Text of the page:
Crises, Congress, and controversy

Julia Sweig signs a copy of CUBA for a guestThe reforms didn’t go as planned , in part because of major external crises. Raul made his financial calculations based on continued high growth, but Cuba suffered food and fuel crises, followed by three hurricanes that wiped out 10 percent of Cuba’s GDP. Then came the global financial crisis.

Obama was slow to follow through on reform, Sweig said. He attended a summit with Latin American and Caribbean leaders – who took the “virtually unanimous position,” whether left, right, or center, that the U.S. should “drop this obsession with Cuba.” Obama allowed American telecom carriers to enter Cuba and put into place some diplomatic mechanisms, “but there it stopped.” And though the policy may still evolve, and though the Honduras coup “petrified policymakers from doing the right thing,” Sweig said, on Cuba “the Obama administration is more Bush than Obama.” And though “Congress holds most of the cards” and a new bill has proposed lifting the travel ban, the bill is unlikely to pass. Cuban American representatives in Congress “have dug their heels in even more,” signaling their power to direct campaign finance and votes away from would-be reformers.

Complicating matters are some recent events. The first, Sweig said, is the arrest of an American, Alan Gross, who was working to develop civil society and promote democracy and was accused of being a spy. The policy review Obama promised, Sweig said, “is being forced by [this] very unfortunate decision by the Cuban government.” Second, a Cuban dissident died recently after an 11-week hunger strike. Raul Castro characterized it as the U.S.’s fault. Finally, after a recent bilateral diplomatic meeting between the countries, Sweig noted in Q&A, Americans met with Cuban dissidents, which “created havoc” for the Cuban government. Though dissident opinions can be found in the official government the meeting represented “an ugly and awful game that’s going on.” Sweig noted that she “did not imagine that with Fidel Castro no longer in power and with Barack Obama in office, the two countries would have come to this moment of profound discord and irrationality.”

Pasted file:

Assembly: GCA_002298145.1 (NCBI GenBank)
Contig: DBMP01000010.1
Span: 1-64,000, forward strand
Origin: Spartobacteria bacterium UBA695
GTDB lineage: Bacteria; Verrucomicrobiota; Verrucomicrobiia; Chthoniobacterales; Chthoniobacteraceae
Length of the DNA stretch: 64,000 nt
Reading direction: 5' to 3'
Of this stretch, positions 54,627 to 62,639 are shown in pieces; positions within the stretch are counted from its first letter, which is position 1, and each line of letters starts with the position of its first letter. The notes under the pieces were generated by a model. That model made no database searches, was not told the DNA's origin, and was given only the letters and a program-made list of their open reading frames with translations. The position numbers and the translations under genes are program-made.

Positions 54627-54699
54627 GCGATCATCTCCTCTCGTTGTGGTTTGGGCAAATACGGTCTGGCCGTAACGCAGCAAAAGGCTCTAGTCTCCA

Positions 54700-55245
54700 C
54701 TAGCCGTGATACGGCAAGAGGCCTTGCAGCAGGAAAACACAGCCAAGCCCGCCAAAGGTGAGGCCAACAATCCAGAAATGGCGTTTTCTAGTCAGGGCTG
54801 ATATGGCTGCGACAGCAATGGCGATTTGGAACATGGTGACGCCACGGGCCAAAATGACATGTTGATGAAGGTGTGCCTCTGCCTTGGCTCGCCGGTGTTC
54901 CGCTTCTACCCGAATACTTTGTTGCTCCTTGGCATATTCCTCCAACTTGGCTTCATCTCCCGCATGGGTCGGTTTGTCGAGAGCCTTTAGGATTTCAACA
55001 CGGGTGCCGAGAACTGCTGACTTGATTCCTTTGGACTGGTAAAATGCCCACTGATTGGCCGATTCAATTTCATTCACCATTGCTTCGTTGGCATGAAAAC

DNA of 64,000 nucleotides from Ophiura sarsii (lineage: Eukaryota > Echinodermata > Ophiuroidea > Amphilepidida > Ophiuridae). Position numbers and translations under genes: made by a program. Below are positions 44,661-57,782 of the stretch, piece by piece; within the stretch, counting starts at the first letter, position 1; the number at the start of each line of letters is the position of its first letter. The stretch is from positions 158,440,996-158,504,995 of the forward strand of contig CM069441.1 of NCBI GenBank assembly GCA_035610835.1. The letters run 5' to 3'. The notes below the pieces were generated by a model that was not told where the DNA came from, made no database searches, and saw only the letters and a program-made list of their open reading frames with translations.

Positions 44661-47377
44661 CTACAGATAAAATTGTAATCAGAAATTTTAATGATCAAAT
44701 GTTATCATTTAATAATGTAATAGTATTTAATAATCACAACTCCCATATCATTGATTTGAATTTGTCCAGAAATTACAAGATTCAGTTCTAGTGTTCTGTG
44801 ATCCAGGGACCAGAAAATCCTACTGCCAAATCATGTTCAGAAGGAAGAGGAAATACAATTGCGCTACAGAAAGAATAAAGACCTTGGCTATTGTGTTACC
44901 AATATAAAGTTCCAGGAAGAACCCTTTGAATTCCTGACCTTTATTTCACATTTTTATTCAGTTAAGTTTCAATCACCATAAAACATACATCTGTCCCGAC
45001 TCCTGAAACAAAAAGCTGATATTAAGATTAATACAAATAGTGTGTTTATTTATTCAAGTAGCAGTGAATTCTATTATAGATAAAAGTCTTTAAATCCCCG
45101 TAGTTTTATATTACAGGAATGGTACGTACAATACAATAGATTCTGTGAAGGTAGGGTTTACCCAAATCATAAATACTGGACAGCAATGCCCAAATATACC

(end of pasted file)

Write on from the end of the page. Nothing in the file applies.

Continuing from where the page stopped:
Oil! And time.

Julia Sweig guestsSome developments could change the situation, Sweig said, and the first is oil. Cuba believes it sits on significant oil resources in its offshore waters, and has solicited bids from state and private companies from around the world to explore and drill. It has not, however, solicited bids for waters closest to the U.S. “I think this this is a strategic decision,” Sweig said, “to entice American energy companies to make the case” for opening Cuba.

The other is time, although, Sweig said, “it’s uncomfortable to think about or talk about in polite company.” Fidel is 83; Raul is 78 and expected to serve only one five-year term. Cuba’s cultural life is rich; its advocacy of gender rights expansive; and its problems with race increasingly in the open. Sixty percent of Cuba’s population was born after 1959. “Although the embargo hurts,” Sweig said, given these realities, “it is no longer possible to blame most of Cuba’s problems on the U.S.” Still, Sweig said in Q&A, despite the “natural simpatico” between Cuba and the U.S., the post-Raul path is unclear particularly with purges of younger leaders, the reform process may take decades yet, and Cuba won’t quickly become a multiparty democracy: “I don’t see that coming any time soon.”

Watch the video here.
See more photos here.
Buy the book here.
Read Julia Sweig’s In The Green Room Q&A here.

*Photos by Aaron Salcido.